My trip to Chicago began fantastically, thanks. On Sunday morning, I jumped out of bed early and headed to the Maxwell Street Market, the city’s famous once-a-week open-air bazaar. In recent years, the city’s Mexican population has boomed, and the market now hosts a veritable food fair of Mexican delicacies. Squeezed amid the booths hawking used car fenders, lacy underwear, and $15 bootleg copies of Microsoft Windows ’98 are makeshift restaurants, constructed for the day out of tarps and folding chairs. I wandered for two hours, sampling a ceviche-like fish salad, spiked with lime, cilantro, and hot sauce; tamales coated in a green mole sauce that tasted differently with every second it lingered on my tongue; and for dessert, golden empanadas filled with creamy rice pudding. Nothing I ate cost more than $3. I want to go back next Sunday, so I can try the cold shrimp soup, the goat tacos, and the Bavarian-cream-flavored churros.
But I didn’t find out about the market’s delights from any of my Chicago guidebooks. Its charms are no secret—in the past few years, the market has been written up in the New York Times, the Washington Post, the Los Angeles Times, the Chicago Tribune, and Saveur magazine—but Fodor’s (which boasts of its coverage of "off and on the beaten path" sites) and Access (the cover of which claims to make "the world your neighborhood") don’t mention the market even once. Insight Guide describes its past incarnations—as a center for Eastern European peddlers in the 1880s, a Southern-style farmer’s market in the 1930s, and a place to watch busking blues musicians in the 1940s and 50s—but says it’s now just a place to buy fake Rolex watches. My Compass Guide dismisses the current market a "sanitized successor" to the old. And Lonely Planet, with its orthodox adherence to alternative travel, has some good historical scraps—a block of the old market once seceded from the United States and established an anarchist country—but barely mentions any reasons to go now.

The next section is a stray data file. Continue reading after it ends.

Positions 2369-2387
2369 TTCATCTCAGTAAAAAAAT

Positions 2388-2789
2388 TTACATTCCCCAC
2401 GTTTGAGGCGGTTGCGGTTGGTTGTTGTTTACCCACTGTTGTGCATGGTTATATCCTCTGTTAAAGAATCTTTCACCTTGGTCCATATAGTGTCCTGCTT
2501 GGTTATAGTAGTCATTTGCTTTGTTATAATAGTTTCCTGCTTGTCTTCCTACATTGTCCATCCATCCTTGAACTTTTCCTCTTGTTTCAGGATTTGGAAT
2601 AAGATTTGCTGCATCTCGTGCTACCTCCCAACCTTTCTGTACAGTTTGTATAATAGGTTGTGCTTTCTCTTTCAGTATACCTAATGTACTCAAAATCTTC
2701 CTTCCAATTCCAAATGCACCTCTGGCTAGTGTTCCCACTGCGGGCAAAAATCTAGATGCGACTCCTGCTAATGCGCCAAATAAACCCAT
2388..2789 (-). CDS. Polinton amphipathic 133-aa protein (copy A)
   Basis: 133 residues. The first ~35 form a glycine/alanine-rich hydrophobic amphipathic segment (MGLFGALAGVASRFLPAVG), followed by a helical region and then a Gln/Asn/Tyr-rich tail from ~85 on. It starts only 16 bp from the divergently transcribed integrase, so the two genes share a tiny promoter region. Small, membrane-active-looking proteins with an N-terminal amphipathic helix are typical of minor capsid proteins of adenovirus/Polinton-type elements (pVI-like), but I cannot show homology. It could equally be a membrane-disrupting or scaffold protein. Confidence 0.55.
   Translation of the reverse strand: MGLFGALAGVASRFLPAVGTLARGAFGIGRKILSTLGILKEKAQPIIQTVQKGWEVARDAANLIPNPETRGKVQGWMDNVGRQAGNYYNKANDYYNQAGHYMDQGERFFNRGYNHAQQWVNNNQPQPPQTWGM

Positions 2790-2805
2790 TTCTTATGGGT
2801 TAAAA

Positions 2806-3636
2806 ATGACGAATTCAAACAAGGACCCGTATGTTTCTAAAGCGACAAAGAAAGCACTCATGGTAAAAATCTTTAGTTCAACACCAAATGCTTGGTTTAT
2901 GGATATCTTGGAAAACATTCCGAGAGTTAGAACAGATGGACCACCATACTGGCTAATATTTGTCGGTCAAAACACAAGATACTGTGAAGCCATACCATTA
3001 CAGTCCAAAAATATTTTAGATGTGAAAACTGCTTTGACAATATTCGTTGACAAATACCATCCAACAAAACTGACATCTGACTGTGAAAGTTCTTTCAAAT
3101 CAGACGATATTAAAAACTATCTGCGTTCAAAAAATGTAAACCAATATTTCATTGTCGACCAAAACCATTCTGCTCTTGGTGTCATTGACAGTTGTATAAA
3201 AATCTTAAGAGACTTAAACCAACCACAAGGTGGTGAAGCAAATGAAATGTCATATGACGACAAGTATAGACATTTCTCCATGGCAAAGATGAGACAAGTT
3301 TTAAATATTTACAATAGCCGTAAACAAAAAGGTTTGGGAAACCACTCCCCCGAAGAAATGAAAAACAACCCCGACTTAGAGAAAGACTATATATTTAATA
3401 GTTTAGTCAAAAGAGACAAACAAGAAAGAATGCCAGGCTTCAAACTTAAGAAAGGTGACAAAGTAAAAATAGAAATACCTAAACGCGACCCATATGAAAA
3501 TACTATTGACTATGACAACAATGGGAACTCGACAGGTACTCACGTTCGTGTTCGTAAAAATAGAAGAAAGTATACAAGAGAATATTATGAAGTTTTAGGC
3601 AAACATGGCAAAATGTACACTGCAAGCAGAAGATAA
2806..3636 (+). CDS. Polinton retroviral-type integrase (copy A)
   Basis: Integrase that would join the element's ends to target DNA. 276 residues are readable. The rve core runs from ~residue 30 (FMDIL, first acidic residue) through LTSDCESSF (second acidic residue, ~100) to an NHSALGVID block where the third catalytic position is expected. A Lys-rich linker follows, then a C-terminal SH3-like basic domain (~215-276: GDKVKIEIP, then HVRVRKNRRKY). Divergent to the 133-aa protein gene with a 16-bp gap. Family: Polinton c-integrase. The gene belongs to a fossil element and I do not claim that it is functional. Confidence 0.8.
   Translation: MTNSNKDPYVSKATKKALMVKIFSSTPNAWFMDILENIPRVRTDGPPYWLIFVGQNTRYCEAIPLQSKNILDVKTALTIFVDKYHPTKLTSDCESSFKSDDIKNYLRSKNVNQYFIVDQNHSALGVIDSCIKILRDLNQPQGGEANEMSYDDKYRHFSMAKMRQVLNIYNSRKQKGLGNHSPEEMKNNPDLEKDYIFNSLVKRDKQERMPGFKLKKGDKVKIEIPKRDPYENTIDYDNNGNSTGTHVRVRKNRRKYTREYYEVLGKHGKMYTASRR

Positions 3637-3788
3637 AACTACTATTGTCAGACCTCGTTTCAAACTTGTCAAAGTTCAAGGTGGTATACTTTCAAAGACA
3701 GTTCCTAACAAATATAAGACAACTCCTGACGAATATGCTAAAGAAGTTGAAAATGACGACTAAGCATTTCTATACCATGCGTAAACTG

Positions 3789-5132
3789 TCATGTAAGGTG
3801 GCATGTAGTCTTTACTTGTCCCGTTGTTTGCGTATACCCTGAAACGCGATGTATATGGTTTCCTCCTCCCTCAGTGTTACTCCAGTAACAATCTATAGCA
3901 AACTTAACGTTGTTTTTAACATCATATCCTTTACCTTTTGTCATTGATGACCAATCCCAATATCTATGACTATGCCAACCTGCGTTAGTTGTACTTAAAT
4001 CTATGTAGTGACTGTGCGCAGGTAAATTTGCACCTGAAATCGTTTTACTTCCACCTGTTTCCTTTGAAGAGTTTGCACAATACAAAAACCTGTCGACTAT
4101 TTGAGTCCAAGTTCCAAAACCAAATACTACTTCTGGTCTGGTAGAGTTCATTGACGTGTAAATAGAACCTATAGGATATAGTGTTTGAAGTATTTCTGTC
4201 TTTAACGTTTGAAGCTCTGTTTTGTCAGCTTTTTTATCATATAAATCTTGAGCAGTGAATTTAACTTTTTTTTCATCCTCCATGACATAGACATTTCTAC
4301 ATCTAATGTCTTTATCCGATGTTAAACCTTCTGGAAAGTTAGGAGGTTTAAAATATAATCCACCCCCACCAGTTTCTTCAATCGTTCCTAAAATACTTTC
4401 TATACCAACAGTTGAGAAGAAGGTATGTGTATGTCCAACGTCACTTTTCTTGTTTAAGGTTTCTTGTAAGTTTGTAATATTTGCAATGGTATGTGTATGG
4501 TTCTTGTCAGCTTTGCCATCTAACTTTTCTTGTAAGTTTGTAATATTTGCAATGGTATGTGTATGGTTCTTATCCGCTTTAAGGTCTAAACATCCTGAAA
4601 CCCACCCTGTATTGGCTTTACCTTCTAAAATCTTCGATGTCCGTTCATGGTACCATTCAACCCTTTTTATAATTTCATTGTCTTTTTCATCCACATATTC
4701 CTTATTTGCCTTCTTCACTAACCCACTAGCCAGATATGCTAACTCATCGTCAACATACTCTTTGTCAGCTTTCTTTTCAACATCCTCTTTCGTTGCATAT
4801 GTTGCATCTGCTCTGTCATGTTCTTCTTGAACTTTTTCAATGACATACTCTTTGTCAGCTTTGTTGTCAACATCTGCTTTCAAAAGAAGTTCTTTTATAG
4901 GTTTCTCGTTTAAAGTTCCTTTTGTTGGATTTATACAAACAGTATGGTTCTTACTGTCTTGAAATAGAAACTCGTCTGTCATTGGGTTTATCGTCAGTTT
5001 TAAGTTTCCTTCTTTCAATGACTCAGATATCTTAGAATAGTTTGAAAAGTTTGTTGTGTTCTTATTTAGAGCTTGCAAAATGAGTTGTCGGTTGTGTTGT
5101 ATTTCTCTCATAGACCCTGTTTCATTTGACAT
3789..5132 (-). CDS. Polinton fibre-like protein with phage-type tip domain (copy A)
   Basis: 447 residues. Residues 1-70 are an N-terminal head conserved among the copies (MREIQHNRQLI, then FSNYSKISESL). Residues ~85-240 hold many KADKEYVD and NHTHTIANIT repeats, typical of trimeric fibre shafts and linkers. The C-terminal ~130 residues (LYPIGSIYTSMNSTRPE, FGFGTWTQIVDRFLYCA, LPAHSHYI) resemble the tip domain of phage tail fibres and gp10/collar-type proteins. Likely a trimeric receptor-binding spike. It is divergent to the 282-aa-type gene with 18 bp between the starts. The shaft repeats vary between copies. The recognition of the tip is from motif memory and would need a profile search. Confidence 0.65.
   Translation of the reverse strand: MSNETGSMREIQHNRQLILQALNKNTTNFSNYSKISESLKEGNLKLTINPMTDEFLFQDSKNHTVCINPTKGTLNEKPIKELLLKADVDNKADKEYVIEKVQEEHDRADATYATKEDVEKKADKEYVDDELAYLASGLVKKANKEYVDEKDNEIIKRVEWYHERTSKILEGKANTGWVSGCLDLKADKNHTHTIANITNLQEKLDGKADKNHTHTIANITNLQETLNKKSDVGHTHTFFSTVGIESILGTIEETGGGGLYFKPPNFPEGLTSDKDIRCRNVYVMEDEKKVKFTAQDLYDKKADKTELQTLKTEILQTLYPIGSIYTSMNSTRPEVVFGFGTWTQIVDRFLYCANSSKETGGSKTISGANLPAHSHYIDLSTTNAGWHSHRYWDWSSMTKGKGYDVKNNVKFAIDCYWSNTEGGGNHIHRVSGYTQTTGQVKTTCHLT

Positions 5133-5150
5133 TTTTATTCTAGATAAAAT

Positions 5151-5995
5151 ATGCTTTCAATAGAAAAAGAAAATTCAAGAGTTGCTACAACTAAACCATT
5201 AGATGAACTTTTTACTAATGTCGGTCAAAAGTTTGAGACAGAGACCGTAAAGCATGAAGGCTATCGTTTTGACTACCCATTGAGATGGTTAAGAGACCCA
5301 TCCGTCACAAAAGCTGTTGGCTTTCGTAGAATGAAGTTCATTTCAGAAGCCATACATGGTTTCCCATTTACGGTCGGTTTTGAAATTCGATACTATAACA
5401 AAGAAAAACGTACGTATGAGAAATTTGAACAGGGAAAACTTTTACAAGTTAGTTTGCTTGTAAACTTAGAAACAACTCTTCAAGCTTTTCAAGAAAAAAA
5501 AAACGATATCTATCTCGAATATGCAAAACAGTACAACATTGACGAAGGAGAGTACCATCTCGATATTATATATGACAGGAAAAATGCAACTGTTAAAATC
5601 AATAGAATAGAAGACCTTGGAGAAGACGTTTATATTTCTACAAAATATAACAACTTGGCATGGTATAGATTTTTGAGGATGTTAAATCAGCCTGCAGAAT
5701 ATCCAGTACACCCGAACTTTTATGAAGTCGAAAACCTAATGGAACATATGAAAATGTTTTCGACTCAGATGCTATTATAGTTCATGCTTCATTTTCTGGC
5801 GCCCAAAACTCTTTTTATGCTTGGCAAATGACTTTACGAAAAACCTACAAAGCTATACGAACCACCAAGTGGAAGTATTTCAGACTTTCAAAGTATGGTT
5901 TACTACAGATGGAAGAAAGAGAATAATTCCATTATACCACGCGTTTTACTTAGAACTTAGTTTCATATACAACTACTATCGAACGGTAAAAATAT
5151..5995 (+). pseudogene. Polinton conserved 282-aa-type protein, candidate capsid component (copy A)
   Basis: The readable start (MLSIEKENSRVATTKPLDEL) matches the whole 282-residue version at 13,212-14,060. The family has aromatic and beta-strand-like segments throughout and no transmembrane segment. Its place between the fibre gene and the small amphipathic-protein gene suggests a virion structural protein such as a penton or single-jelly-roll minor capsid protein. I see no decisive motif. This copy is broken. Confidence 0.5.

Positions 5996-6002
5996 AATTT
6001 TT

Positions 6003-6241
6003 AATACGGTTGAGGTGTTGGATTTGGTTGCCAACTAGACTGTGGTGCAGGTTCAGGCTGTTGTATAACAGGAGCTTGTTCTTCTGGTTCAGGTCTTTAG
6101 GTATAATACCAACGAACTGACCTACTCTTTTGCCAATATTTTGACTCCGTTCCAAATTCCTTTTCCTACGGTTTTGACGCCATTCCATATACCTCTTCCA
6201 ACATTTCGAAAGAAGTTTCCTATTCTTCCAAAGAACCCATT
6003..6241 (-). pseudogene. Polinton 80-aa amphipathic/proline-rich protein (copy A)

Oddly, Frommer’s did Maxwell Street Market more justice than the others, mentioning the food vendors, if not their offerings. Even better, it lists the market’s Web site. The other books contain a smattering of travel sites, but Frommer’s is alone in listing Web addresses for every restaurant, hotel, and attraction that has one. This is an easy and obvious solution to one of the biggest weaknesses of guidebooks, which is that they’re out of date from the moment they’re printed. Yesterday, for example, you could have theoretically logged on to the Statue of Liberty’s Web site to find the correct departure time for the ferry.
However, this was pretty much Frommer’s only virtue. The first page of the book unironically quotes a Travel & Leisure review calling the book "the Walter Cronkite of guidebooks—with all that implies." Clearly, this is not a guidebook for jetsetters, adventure travelers, or anyone else who might consider Cronkite a less-than-ideal tour guide. As you say, Frommer’s is very much our father’s Oldsmobile.